All the patients in my office who were inconvenienced yesterday deserve my thanks. They endured long processing times and our somewhat distracted visits with grace and good humor. They should be rewarded, as some of them waited over an hour to see me and all of them spent much longer in my presence than usual and without my utmost attention.
The morning began with a tweet from one of my twitter friends, based on my previous blog post:
It was rainy, dark and cold but on entering the office the bustle of extra people made it cheery. That seemed an auspicious start. Administration cut our patient schedules by half, much improved from our last implementation when lessened schedules were frowned upon and the physicians had to worry about their paychecks. This decision has created a learning environment.
My colleague was an incredibly good sport, despite the fact that she was given less than adequate support because, for some reason, there were no Epic personnel in the clinical area of our office. The trainers are as newly minted as we are. For geeky me, this was a puzzle to be solved and between our clinical superuser, my personal trainer (who is actually an administrator superuser) and myself, we could usually ferret out how to do something. Of course we were never entirely sure we’d made the right choice and there was the frustration that the same problem would have been solved in 30 seconds with an Epic specialist to show us. Toward the end of the day we had Meg from Medsys who shortened my learning time significantly and I was able to begin the personalization process which will make documentation faster and easier.
We had significant hardware/Citrix challenges including timeouts, frozen screens and difficulty signing in. The front desk personnel were registering patients in an impressive timely manner until they had a motor vehicle insurance issue. Things slowed down to a crawl. However, the front staff was engaged and not overly stressed. They commented that their “on the job” training was many times improved over the classroom training.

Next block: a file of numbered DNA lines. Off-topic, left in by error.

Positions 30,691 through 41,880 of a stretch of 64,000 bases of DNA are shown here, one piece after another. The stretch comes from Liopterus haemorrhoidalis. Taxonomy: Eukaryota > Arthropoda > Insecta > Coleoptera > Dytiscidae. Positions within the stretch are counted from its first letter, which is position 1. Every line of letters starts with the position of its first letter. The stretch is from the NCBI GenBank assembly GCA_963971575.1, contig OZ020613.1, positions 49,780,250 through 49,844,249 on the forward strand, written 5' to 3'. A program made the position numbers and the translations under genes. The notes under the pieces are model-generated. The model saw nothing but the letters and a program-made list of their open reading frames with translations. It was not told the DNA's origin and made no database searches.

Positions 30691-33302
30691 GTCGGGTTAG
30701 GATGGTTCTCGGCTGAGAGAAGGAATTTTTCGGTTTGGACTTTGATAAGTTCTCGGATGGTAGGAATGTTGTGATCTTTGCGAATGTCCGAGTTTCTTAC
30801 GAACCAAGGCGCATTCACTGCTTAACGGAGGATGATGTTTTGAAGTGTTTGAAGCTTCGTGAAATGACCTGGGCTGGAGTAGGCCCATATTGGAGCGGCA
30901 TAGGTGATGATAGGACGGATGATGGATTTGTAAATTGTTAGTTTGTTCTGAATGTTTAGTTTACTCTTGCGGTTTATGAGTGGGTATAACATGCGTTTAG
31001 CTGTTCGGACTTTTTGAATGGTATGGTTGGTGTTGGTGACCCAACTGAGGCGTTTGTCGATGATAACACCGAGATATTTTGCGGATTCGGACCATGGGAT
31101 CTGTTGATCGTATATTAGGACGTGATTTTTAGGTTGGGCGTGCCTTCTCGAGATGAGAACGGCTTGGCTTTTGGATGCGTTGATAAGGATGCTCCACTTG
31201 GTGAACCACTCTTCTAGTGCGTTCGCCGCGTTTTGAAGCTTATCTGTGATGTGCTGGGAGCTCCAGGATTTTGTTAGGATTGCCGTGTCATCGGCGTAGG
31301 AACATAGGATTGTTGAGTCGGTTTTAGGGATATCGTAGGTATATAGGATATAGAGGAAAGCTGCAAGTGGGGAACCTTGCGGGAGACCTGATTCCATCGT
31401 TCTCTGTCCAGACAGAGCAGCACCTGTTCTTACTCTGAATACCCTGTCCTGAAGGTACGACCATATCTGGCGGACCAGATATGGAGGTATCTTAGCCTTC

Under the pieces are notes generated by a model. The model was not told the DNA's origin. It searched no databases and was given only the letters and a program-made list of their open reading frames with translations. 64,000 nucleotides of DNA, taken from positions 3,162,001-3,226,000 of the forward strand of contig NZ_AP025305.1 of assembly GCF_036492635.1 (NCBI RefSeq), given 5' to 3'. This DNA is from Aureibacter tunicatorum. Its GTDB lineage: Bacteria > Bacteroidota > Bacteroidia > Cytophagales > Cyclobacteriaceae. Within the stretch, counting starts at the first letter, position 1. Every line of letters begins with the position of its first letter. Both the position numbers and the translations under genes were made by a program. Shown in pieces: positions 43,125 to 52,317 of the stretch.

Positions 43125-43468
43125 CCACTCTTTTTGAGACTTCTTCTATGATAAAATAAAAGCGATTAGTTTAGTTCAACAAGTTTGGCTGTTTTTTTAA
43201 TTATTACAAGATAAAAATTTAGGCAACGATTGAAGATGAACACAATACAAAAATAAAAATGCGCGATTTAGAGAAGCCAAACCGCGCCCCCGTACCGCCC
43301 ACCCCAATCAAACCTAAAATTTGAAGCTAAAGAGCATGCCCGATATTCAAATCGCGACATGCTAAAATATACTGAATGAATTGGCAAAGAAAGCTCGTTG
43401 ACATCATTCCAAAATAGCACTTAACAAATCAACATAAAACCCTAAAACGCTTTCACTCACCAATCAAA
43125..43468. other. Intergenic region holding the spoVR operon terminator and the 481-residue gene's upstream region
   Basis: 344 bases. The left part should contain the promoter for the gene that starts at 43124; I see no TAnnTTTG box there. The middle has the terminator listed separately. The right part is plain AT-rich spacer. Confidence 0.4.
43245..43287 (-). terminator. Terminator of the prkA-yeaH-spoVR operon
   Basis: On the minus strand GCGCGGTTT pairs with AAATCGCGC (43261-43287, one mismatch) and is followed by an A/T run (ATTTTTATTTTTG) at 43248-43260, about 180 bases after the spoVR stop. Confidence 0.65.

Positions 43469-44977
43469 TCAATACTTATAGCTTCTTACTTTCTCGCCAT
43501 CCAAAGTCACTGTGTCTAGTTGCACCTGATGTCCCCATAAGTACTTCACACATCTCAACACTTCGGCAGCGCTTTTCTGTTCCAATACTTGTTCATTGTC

The hardest thing for me is the flow of charting. Learning to document an encounter instead of a note makes sense in the electronic record but it’s been exasperating to tie the visit together because elements are in many places of the encounter–did I do all of the physical exam? Where is the physical exam? Did I renew the meds? Where are the meds? Did I order labs? Where are the labs? Which labs did I just order? How do I know I’m finished? It is no longer a linear process. The jury is out on that–there is no summary screen to review to ensure I’ve covered everything. I feel as if I’ve created a documentary mosaic.
The implementation staff responded quickly to our complaints and concerns, working hard to find answers to our questions and being honest with us. I applaud them.
My first impression after day one is that Epic is not as intuitive as it should be. It has many ways to accomplish the same thing which is a strength as well as a handicap. It will help me document faster than my previous EHR and it has the capacity to remind me of health maintenance such as mammograms and vaccines that are due on patients. It does not yet have clinical support tools embedded in the software and I look forward to that. I don’t love it, but I will probably like it some day and it’s already a huge improvement on my previous system.
It’s no circus but that’s probably a good thing. I really don’t like clowns.
Next week, next update.by